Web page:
Song Therapy to Get Out of a Rut

I developed a strategy yesterday for mentally returning to a good place. I didn’t know I was doing it, but in the morning before work (I didn’t work until 3pm) I was very high on life, having a recent reference point from an amazing festival all last week, and found myself enjoying the moment, when 2 weeks ago work would have loomed over me negatively. And I have a pretty upbeat job selling running shoes; retail though it is, I would categorize it as generally enjoyable.

So anyway I went for a run in the high noon heat and danced to the music, sang along a few lines because thats what I wanted to do, when I would normally be like, “but what if someone sees me and thinks I’m weird?” (Though I’ve probably been holding myself back for no reason; I’m sure some people already think I’m a bit odd).

When I felt a pulse of energy or excitement, I raised my arms to the sky, breathed in deep and took it all in. I passed an older gentleman running and would have kept my head straight forward two weeks ago, but yesterday I turned, smiled, and waved. He took out his earbuds and joked, “I was young once too”, and I laughed and told him if he keeps it up he’ll stay young. I ungracefully hurdled over a lawn sign.

Afterwards I’m happy, feeling accomplished (from the run), excited about my new blog! I just so happen to love this song “Rewind” by the Rascal Flatts right now, and I inadvertently bumped it at my highest moment (keep in mind I am not talking about drugs when I say high). Here’s the song:

And I was still quite happy well into work, and it was not so much negativity as it was tiredness that hit me around 5 or 6pm. I was like, damn being happy takes a lot of energy… or running 5 miles during the hottest part of the day. One of the two.

At points throughout the day pangs of fear would rise in me, as if its scary to be excited about life. The higher you fly, the further you can fall, so what—just stay neutral? I don’t think that is the answer, I think perpetual happiness is a better goal. So I tried to ignore the negatively.

What if my blog fails: who cares, what have I lost? And worrying about it doesn’t help anyway. What if at my happiest moment, it all comes crashing down? Well, at least I was happy before. What if I am judged for what I post? I am sure I am! And the best feeling is not caring at all and doing it for me.

But sometimes just rationalizing things is not enough, because then I engage in a conversation with myself, and in doing so, allow a platform for the negativity. Okay long setup, but back to the strategy I stumbled upon. Every time I started to whistle the tune to “Rewind” I would return mentally to my happy state of mind, from the best part of my day. Singing the lyrics had an even better effect (though not wanting to scare away repressed Massachusetts customers, I limited that to the back room amidst the shoe box audience).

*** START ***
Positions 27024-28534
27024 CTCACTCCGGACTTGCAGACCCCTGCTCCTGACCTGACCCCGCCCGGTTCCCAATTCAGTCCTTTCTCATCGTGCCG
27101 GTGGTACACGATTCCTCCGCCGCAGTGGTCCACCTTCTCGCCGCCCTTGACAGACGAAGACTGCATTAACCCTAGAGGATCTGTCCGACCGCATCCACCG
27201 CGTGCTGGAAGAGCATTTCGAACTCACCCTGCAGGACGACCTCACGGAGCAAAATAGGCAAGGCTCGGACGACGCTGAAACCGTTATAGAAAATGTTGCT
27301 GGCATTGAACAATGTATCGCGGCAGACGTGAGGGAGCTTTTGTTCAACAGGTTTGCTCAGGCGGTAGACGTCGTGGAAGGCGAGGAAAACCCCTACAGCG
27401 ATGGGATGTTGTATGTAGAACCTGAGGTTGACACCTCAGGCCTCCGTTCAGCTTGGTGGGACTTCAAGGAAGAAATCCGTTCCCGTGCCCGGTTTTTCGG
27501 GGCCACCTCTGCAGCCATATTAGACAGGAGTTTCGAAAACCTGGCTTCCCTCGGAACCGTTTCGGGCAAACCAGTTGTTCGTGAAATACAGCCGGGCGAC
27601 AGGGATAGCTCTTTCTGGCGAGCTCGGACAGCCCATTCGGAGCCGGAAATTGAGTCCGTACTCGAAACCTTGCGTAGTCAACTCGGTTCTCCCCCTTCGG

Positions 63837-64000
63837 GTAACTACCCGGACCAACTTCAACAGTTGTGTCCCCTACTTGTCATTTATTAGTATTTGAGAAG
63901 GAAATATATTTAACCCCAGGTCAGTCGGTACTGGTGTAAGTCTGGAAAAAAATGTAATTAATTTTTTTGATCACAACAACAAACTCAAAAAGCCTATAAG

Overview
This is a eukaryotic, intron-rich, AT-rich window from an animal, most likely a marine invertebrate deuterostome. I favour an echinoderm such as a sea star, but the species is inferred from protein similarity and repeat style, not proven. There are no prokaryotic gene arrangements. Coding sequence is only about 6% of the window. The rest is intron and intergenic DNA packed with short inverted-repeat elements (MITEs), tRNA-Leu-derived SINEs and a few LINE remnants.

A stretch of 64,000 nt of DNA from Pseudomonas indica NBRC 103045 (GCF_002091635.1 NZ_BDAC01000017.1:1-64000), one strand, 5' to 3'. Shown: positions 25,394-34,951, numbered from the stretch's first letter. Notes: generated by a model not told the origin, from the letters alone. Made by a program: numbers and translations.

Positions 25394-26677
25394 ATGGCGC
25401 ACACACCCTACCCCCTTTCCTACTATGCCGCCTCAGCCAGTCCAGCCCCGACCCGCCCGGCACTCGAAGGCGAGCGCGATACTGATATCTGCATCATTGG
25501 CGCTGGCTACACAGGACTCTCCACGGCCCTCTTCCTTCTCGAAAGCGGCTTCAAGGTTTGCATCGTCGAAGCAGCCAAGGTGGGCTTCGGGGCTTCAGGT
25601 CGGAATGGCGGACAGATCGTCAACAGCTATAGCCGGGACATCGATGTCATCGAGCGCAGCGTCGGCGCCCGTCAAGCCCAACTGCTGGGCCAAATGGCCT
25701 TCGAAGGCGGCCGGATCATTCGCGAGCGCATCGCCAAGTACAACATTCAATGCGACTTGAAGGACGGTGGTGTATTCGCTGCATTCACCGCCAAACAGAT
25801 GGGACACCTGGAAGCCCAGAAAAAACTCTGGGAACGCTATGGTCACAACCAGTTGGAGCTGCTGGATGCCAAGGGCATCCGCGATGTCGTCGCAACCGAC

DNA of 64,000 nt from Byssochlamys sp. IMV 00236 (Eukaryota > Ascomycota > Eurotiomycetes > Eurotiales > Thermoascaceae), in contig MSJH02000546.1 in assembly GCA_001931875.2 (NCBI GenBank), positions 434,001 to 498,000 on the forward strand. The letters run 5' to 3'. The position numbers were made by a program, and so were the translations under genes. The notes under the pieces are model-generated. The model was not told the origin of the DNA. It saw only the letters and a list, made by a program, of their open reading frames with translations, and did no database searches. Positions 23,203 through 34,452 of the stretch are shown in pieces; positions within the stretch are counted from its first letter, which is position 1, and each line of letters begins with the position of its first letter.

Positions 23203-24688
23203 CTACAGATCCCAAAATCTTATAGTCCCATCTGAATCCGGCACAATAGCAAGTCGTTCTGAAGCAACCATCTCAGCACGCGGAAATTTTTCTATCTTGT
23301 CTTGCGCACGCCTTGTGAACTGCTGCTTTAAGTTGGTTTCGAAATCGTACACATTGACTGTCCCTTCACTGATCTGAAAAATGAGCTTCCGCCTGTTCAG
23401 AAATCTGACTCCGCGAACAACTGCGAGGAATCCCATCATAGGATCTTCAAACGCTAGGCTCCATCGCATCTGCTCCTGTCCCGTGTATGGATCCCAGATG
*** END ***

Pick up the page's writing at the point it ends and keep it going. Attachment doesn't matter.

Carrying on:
I don’t know, maybe there’s a psychological basis for my observation, if I have any Psychologists reading (or maybe a freshman year pschology major who knows it all, and just needs to complete the other 6 years of study as a formality). But anyway, try it out and let me know if it works for you.

It does, however, take energy to be happy, and at points yesterday I had to let myself relax, perhaps slipping into neutral. I’m expecting as I train myself it will become default to be excited about life instead of having to coax myself back into position.

I’ve never really been an unhappy person, I’ve just found that I tend to fall into a routine, and not enjoy life as much as I could. It is cool to look for opportunities to have fun in a normally mundane situation. And really there is infinite amounts of things to be excited about.

So maybe no day should be normal. If we expect our days to be the same old drudgery, they will be. But two seemingly uniform days where I write, run, then work do not have to be identical; in fact it is impossible for them to be identical. Yet it is easy to feel like you are Bill Murray stuck in Punxsutawney indefinitely. But if you look for opportunities to be excited about “the same old stuff”, I am pretty sure you’ll find them.

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2 thoughts on “Song Therapy to Get Out of a Rut

  1. I like this a lot Joe! I think the song therapy really works. I have a theory that it does because the exact opposite of it works and we all know it. Example, I’ve been in a rut for a while now where my life took a deep turn and my future and dreams were basically shut down. I’m sure we all go through situations in life that kicks us in the face with a very spiky cleat. So we can all relate to being in a car or anywhere really, as a song comes on that we experienced in another happy or sad time in our lives. The song happens to ruin my day if the thought of it is negative, if I heard it during tough times or with somebody who isn’t there for us anymore. It can really take my day 180 degrees the other way in a matter of seconds. So I like your reversed psychology, I do have a lot of things right now that I love doing and I’m passionate about. Maybe if I associate the action with the music, I will eventually be able to turn a gloomy day into a memorable one 🙂

    • That’s a great point Andrea, I hadn’t thought of it in reverse, and there’s always that “I hate this song!” feeling… especially when you once loved it for particular reasons. Yea, I just stumbled across the effect when I was reenergized after listening to a song I loved, that I had also listened to earlier while at the peak of my happiness. You could start everyday off with the right song, like a jolt of coffee! haha

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